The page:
In the embodiment shown, the bearing surfaces 28 and 30 are, most preferably, substantially flattened for engagement with the base 16 of rail 14. The connecting web 34 joins the side walls by transversely merging therewith at rounded edges 36 inorder to prevent gouging of the rail under dynamic conditions, since the rail anchor tends to tilt under loading. That is, it is important to prevent any point contact with the rail, while it is highly desirable to present an extended dynamic surfacefor contact therewith; this being accomplished, in part, by virtue of the rounded edges 36. The generally flat connecting web 34 longitudinally merges into an upwardly curved arcuate connecting web in the throat portion, interiorly of the bearingsurfaces 28 and 30, as best viewed in FIGS. 1 and 3. Again, the arcuate configuration of connecting web 34 provides an extended dynamic contact surface for bearing against the cross-tie adjacent the rail anchor 10.
The rail anchor 10 of the present invention is very easily fabricated, preferably from a flat bar steel stock. A preheated bar, having length and width dimensions suitable for fabricating a single anchor, may be readily bent or forged, firstinto the generally U-shaped cross-sectional configuration and, subsequently, into the form shown in FIG. 1, followed by appropriate quenching and further heat treatment. Because the side walls 32 and connecting web 34 are of substantially uniform wallthickness, the finished anchor is of uniform metallurgical properties.
The design of rail anchor 10 in the general form of a channel also provides structural advantages in addition to those noted with respect to fabrication. Comparing the rail bearing and tie bearing areas of the rail anchor of the presentinvention (defined by connecting web 34 and side walls 32, respectively) with those of solid spring-type rail anchors of the prior art, the tie bearing area provided by the present anchor is considerably greater for the same amount of metal employed inthe solid design. Essentially, the side walls 32 have a depth greater than the thickness of the connecting web 34, hench bearing area is maximized while providing a high-strength anchor structure. Therefore, the present invention provides a moreefficient anchor, more economically than the prior art.
Application of the rail anchor 10 to the rail 14 is also very simply achieved. Typically, the spring-type rail anchors are applied to the base of rail 14 by first securing the hook member 24 to a first of the laterally projecting flanges 12, andthence rotating the latch end into engagement with the opposite edge of the rail flange by a suitable tool or machine, as well known in the art. To facilitate the application of the anchor to the rail, the latch is provided with an outwardly flared end38 for engagement with the rail and the latch is provided with a protuberant portion 35 to provide the necessary latching contact.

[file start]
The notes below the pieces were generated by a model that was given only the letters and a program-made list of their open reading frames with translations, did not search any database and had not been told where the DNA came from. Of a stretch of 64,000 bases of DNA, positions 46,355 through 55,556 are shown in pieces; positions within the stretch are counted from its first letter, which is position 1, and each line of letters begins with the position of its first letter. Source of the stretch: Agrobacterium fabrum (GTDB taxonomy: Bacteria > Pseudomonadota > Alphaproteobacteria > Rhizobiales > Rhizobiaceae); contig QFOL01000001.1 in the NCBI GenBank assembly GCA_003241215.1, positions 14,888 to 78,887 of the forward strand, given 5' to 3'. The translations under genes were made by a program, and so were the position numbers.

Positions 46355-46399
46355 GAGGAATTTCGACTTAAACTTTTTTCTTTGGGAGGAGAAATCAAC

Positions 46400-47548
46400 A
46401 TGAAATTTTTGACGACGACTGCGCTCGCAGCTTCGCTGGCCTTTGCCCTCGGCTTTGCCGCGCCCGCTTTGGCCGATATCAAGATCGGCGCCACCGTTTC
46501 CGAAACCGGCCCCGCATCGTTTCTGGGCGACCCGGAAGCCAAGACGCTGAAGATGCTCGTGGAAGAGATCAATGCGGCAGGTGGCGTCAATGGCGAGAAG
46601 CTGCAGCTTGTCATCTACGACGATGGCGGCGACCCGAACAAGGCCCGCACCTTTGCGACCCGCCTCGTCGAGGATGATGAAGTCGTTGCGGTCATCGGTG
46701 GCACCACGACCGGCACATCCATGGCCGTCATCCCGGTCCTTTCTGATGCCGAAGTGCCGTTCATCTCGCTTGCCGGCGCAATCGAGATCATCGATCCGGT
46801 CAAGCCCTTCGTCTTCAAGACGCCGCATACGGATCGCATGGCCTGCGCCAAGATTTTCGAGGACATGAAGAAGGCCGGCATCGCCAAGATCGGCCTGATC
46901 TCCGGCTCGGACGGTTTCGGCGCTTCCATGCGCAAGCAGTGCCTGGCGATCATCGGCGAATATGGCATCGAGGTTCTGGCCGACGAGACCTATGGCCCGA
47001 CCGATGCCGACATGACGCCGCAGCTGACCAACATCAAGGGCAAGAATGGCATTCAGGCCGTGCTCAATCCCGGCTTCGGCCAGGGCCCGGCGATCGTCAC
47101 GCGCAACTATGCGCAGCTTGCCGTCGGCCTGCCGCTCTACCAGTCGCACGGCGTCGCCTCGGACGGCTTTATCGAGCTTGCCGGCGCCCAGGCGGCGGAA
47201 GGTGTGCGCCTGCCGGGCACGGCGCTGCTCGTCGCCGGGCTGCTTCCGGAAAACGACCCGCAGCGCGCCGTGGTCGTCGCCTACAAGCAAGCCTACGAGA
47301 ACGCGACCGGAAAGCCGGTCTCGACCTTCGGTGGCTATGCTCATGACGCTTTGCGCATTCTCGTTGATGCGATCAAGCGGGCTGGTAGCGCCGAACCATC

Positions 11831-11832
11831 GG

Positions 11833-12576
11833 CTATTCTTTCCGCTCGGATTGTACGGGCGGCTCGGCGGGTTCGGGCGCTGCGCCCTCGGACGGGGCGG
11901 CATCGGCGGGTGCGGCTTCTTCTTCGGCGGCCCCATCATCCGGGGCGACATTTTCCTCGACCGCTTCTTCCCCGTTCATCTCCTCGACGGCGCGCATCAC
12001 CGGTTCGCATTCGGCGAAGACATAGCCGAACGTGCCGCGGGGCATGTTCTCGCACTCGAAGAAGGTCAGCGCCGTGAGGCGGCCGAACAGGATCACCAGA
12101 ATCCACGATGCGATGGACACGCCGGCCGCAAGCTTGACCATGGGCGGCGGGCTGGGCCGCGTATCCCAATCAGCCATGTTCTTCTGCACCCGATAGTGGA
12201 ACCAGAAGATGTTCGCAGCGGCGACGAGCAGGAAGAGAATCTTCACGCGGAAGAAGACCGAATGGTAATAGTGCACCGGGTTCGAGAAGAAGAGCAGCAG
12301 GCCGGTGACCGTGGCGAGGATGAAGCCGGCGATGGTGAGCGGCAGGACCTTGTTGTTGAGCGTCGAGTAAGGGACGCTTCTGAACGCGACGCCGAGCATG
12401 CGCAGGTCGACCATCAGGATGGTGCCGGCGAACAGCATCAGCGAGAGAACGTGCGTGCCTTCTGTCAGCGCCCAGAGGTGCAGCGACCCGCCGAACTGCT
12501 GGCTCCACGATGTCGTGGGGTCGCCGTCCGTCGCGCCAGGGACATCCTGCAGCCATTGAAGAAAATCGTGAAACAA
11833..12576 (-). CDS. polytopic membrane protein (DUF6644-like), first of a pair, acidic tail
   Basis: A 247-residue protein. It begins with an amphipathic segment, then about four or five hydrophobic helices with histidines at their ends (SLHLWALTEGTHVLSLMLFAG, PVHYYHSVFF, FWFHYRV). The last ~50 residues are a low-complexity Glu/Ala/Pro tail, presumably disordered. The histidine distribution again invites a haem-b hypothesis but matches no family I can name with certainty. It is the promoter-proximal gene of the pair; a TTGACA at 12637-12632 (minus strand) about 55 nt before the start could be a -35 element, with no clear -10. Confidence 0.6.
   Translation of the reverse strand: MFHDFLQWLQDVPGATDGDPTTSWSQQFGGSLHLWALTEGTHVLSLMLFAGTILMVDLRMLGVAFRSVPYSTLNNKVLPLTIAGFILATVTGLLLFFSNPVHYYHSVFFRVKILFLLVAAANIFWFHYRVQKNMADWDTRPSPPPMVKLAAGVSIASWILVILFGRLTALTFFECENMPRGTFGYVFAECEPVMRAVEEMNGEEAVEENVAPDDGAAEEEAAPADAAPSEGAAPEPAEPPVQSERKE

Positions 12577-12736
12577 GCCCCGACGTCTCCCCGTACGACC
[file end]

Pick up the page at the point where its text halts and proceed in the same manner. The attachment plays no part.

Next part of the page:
The hook member 24 and latch 26 are suitably dimensioned such that they firmly capture the flanges 12. That is, the throat portion 20 of the anchor is caused to be sprung open over its length by insertion of the edges of the rail within themembers 24 and 26 to cause the same to positively grip the rail 14 with the bearing surfaces 28 and 30 in intimate engagement with the base surface 16 and the throat 20 in contact with a side of the tie. Similarly, the throat 20 is appropriatelydimensioned in order that the opposing hook and latch members 24 and 26 must be sprung somewhat longitudinally apart for application of the anchor to the rail. After the installation process is complete, a tensional force will be exerted by virtue ofthe tendency of throat 20 to resume its unstressed configuration and the latch and hook to move inwardly. Accordingly, the rail anchor 10 firmly grips the base of the rail 14 in a static condition.
Dynamically, the rail anchor 10 also provides positive engagement with the rail 14 and translates any longitudinal or creeping motion to an adjacent cross-tie (not shown). As the rail tends to creep, the forces exerted by the longitudinal motionwill be transferred from the abutting side wall of the rail anchor 10 to the side of the tie with which it is in contact. Insofar as there is a torsional force component which occurs as the anchor 10 tends to tilt under dynamic stress, the rounded edges36 of the connecting web, as well as the arcuate portion thereof in the throat area 20, provide an extended surface for contact both between the anchor and the rail and the anchor and the tie.
The rail anchor 10 of the present invention is of improved construction whereby the static and dynamic holding characteristics are maintained while employing relatively less metal in the anchor. The rounded surfaces of the anchor achieve twodistinct advantages: the contact surfaces are effectively extended under dynamic loading and no damage to the rail will be experienced during any movement.
While the invention has now been described with reference to certain preferred embodiments thereof, the skilled artisan will appreciate that various substitutions, omissions, changes and modifications may be made without departing from the spiritthereof. Accordingly, it is intended that the scope of the present invention be limited solely by that of the following claims: